The new online certification system for apprenticeships, designed to reduce bureaucracy and improve quality, has been launched.
Apprenticeship Certificates England (ACE) replaces the paper-based system previously provided by the 25 Sector Skills Councils (SSCs).It cost £120,000 to develop and has been set up by the Alliance of Sector Skills Councils, who will manage the system, with the National Apprenticeship Service.
The cost per certificate is £22, which is lower than the £30 previously charged under the old system, and is defined by three foil seals: bronze, for an intermediate apprenticeship, silver, for an advanced apprenticeship, and gold for a higher apprenticeship.
The Alliance say the new centralised ACE system will save apprenticeship training providers and issuing authorities time, resource and investment and allow them to track the progress of candidates.
Although the cost per certificate has been set, the Alliance say it is “too early to say” if it will remain the same in the future.
A spokesperson for the Alliance said: “The Alliance will review these costs ongoing as part of the quality assurance processes that have been put in place.”
The Alliance has also revealed to FE Week that they could generate £4.4 million from the first year of the new ACE system.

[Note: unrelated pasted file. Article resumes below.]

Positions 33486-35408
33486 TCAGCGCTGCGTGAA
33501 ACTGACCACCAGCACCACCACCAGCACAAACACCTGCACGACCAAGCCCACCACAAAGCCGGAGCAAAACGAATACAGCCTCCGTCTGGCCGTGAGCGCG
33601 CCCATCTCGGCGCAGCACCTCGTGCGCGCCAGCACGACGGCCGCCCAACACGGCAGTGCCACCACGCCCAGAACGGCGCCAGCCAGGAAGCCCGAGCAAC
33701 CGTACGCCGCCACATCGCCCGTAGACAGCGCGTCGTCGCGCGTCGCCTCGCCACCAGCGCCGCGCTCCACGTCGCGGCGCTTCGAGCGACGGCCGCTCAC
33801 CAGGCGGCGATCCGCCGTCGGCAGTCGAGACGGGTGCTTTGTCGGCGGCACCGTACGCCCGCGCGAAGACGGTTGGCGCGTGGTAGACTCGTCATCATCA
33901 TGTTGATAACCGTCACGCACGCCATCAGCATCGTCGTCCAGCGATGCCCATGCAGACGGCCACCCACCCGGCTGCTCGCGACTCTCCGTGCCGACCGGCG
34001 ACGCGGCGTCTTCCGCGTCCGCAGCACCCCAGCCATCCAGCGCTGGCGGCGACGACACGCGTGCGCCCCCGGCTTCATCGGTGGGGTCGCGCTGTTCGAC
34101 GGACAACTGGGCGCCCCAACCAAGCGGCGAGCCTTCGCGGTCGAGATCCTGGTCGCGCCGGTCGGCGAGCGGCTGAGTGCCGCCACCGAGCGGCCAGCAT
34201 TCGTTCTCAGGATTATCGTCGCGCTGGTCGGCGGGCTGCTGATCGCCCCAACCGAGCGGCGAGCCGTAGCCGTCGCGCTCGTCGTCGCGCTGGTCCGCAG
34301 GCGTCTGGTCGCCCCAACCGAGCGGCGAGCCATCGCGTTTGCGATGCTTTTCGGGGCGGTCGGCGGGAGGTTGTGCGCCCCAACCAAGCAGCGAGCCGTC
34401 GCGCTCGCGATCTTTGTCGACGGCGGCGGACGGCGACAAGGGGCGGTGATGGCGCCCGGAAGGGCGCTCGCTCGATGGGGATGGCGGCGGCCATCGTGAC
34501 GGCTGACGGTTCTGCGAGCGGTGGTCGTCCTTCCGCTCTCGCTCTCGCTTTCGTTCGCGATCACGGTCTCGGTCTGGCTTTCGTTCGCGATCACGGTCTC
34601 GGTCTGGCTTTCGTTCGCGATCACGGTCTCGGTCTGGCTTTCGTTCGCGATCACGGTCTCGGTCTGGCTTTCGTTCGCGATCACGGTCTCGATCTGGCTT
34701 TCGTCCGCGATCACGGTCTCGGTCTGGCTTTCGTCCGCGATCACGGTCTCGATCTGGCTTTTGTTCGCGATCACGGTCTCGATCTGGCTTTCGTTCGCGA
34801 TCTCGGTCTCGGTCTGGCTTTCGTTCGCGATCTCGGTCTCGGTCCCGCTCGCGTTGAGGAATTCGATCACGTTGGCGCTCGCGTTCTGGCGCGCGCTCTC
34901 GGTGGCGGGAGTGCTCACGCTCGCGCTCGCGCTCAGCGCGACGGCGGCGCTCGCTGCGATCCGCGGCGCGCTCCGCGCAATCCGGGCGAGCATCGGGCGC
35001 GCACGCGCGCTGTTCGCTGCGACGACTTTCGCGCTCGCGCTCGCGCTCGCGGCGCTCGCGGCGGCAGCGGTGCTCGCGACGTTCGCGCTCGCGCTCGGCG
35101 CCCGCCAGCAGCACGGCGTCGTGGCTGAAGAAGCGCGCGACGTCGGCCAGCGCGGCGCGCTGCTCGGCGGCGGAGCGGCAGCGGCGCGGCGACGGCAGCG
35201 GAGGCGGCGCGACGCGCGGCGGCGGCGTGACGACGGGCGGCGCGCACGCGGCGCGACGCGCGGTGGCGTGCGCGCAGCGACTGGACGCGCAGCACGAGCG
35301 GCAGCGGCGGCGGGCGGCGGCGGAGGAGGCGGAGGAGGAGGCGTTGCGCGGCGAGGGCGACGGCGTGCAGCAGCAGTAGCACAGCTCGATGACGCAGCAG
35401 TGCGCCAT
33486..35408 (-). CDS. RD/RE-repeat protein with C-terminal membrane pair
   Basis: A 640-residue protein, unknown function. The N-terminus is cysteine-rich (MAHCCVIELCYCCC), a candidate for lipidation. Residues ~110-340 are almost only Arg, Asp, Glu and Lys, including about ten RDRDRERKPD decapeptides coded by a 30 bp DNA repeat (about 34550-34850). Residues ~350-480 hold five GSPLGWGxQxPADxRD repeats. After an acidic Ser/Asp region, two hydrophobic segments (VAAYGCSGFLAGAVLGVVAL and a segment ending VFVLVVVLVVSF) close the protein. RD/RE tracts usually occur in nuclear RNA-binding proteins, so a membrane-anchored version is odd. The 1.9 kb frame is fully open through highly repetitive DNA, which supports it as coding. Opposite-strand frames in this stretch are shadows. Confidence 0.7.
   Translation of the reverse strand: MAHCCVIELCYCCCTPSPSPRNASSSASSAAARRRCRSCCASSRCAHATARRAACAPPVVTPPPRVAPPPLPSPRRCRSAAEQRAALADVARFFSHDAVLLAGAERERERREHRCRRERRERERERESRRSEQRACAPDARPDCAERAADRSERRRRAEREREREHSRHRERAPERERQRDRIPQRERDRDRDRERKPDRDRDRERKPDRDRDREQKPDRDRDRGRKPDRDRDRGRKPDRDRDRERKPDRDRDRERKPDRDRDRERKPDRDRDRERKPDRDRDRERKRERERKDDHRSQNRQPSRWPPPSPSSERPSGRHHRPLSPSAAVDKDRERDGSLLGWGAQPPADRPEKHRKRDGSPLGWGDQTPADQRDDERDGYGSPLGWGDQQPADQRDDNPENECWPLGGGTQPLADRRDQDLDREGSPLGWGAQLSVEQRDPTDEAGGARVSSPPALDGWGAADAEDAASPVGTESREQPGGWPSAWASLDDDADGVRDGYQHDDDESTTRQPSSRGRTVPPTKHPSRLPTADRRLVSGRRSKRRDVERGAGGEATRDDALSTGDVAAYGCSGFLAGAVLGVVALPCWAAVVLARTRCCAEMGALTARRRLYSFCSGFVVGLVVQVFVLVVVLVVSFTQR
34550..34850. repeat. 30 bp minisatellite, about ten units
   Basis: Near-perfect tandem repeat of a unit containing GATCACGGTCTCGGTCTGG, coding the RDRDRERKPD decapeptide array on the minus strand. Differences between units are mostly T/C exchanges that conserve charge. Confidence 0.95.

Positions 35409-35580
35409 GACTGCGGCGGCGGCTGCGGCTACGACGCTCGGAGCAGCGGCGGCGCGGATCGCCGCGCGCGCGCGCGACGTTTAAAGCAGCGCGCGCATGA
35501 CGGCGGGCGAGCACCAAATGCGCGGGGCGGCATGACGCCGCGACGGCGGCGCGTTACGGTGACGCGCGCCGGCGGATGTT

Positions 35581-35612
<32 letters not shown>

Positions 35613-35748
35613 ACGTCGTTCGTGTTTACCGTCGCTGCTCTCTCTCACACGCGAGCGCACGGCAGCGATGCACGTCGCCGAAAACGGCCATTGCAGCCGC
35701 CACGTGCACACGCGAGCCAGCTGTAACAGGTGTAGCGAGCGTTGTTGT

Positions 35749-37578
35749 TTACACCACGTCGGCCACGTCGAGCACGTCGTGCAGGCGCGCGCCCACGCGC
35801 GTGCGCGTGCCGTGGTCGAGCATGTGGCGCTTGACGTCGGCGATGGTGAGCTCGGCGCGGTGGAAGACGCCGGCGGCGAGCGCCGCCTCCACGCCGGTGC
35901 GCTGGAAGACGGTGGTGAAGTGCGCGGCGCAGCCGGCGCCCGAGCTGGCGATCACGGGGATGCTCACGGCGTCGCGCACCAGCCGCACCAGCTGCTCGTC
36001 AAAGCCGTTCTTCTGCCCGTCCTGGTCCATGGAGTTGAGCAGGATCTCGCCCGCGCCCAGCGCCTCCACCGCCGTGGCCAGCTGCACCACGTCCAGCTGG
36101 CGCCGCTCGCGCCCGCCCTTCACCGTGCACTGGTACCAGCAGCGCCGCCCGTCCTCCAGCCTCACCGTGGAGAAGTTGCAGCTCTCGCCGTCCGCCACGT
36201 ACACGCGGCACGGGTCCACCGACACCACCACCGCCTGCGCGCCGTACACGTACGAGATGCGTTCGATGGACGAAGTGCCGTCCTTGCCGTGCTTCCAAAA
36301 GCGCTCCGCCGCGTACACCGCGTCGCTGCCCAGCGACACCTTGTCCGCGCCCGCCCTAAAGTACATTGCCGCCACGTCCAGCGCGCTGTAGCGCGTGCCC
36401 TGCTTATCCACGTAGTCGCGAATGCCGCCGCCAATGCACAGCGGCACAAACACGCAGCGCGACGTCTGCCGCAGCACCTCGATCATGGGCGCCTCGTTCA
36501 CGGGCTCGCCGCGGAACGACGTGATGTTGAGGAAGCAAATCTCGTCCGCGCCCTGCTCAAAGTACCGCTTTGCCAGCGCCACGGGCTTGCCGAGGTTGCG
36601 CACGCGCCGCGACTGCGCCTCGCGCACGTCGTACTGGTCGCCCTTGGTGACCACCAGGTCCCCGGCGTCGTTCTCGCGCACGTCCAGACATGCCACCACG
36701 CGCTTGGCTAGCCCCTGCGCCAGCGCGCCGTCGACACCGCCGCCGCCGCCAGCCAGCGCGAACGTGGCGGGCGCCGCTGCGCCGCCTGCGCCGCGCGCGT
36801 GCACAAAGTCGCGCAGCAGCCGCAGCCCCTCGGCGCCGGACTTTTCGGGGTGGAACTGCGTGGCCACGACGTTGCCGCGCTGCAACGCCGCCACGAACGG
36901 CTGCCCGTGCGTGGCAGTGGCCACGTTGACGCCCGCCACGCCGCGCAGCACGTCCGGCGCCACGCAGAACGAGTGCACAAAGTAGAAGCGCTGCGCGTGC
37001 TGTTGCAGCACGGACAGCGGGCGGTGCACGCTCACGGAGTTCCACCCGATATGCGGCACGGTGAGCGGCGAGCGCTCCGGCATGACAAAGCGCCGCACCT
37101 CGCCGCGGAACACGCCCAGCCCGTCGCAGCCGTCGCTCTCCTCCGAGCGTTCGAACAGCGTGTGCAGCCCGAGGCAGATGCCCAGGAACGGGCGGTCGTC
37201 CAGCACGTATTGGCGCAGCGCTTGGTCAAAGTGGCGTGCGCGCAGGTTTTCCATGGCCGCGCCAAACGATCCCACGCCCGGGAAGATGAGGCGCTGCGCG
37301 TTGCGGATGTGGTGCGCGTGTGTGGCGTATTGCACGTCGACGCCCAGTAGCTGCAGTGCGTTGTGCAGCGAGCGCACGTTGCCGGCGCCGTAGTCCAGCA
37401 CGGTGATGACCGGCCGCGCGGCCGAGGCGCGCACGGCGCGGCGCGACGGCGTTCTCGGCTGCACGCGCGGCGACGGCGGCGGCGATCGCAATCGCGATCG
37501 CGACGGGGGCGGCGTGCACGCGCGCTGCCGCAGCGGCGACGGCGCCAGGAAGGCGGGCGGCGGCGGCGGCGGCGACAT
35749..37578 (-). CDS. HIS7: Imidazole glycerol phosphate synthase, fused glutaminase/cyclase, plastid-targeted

The spokesperson added: “There are approximately 450,000 new apprentices in the system at any one time. However, it is important to note that some of these apprentices will be on three year programmes.
“It is expected that the number of certificates issued in the first year will be around 200,000. The money generated from this will be used to operate the new centralised system and resource the SSCs/SSBs who will be responsible for protecting the integrity of apprenticeship frameworks by checking each certificate request meets requirements of particular apprenticeship frameworks.
“We will keep costs under review and if the number of certificates issued rises. It may be possible to reduce the charge.”
The system was launched at the Department of Business, Innovation and Skills (BIS), by John Hayes, minister for FE who, with the click of a button, printed the first two certificates.
Mr Hayes said: “The government is restoring practical learning to its rightful place as a hallmark of personal attainment and national pride. Apprenticeships are a gold standard qualification and its right that the hard work of people who undertake them should be marked and celebrated.”
John Rogers, executive chairman of the Alliance, said: “Apprenticeships play an important role in the provision of a highly skilled workforce in England and it is vital that we ensure individuals have the right skills, at the right time, to ensure they are best-placed to take advantage of the opportunities that arise as the economy continues to recover.”
Prior to receiving her award, Tammy Barrow, who received a silver certificate for completing a Level 3 in health, said: “I’m really looking forward to it. I’ve got the confidence now to study and progress in this field.”
Pietro Dirienzo, who passed his Level 2 in plumbing and heating, added: “It’s surreal being here. It’s all happened so quickly but it’s very exciting.”